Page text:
News, M’s and otherwise

DMZ · October 20, 2005 at 7:32 am · Filed Under General baseball, Mariners 

Leo Mazzone, legendary pitching coach and possible Hall of Fame candidate, left for Baltimore after a brief flirtation with the Yankees. Orioles manager Sam Perlozzo is a long-time friend. Too bad the Mariners didn’t get him, of course, but whaddayagonnado.

Former Mariner pitching coach Bryan Price got shut out of managerial jobs and took a place-holder position as pitching coach for former Mariner manager Bob Melvin with the Diamondbacks.

Joe Girardi is the new Marlins manager.

Discussion on who the Mariners might still get rages. Larry LaRue in the TNT files a report that makes it seem as if organizational candidates Jim Slaton and Rafael Chaves are forgotten (which is odd).

On the original short list of possible candidates to succeed Bryan Price in Seattle two weeks ago, Slaton hasn’t yet interviewed – and Chaves said he hasn’t even been told he is a candidate.

LaRue also gets some quotes from Guardado, who’s annoyed the team didn’t immediately tell him whether they’d be picking up his team option.

“If they said, ‘Look, we want you back but not at the larger figure,’ fine, I’d understand that,” Guardado said. “Or if they said, ‘We don’t want you back, period,’ I’d understand that, too.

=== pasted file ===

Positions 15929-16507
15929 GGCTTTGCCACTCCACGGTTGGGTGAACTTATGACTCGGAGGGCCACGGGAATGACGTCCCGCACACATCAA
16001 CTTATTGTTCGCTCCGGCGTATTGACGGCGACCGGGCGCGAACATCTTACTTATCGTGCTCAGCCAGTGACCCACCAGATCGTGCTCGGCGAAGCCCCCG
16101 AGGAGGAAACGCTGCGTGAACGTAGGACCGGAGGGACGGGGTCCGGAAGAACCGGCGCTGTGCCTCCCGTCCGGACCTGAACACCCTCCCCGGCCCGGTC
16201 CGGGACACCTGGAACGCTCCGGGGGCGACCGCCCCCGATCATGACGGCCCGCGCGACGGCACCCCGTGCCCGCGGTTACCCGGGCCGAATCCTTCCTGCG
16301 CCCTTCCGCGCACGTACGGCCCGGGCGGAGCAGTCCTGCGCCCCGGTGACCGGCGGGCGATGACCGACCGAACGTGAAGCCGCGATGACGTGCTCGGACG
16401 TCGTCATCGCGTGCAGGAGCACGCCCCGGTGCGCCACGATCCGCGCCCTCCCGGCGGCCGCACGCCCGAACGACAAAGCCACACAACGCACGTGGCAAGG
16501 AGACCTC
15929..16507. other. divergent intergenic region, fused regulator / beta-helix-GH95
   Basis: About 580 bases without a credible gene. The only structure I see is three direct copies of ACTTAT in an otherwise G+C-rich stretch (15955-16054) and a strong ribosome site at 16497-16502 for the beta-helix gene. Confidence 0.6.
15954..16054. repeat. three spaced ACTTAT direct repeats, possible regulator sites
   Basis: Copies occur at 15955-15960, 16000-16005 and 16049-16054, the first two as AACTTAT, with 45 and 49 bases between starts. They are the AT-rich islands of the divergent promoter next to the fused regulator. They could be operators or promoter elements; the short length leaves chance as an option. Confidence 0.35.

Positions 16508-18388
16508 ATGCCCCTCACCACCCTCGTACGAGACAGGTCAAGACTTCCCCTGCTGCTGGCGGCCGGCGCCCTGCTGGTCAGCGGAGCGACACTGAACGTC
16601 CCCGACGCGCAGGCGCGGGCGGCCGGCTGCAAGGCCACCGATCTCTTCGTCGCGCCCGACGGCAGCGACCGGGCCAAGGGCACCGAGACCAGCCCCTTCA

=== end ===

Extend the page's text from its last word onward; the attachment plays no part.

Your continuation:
“But why push it until the free-agency period begins? Why not just talk to me now? If they don’t want me back, no hard feelings – but let me start to explore my other options as soon as I can.

“I’ve shown them respect for two years, and I’d love to come back and be part of what could happen here. Just talk to me.”

And I include this only because it seems to pop up on every freaking comment thread, Bob Finnigan would like us to know that Ichiro is sad and neglected.

And the World Series is White Sox v Astros.


61 Responses to “News, M’s and otherwise”

  1. Shoeless Jose on October 20th, 2005 5:30 pm

    Yeah. His strategy: Leave the starter in. Leave the starter in. Wash, rinse, repeat.

    It was good enough for every team in the first 70+ years of baseball, wasn’t it?

  2. msb on October 20th, 2005 5:47 pm

    ESPN online has a pair of articles about Bagwell & Thomas as (mostly) spectators for this Series… which included the wierd fact I’d missed, that they were both born May 27, 1968, (as well as both MVPs in ’94)

  3. Mat on October 20th, 2005 7:08 pm

    “It was good enough for every team in the first 70+ years of baseball, wasn’t it?”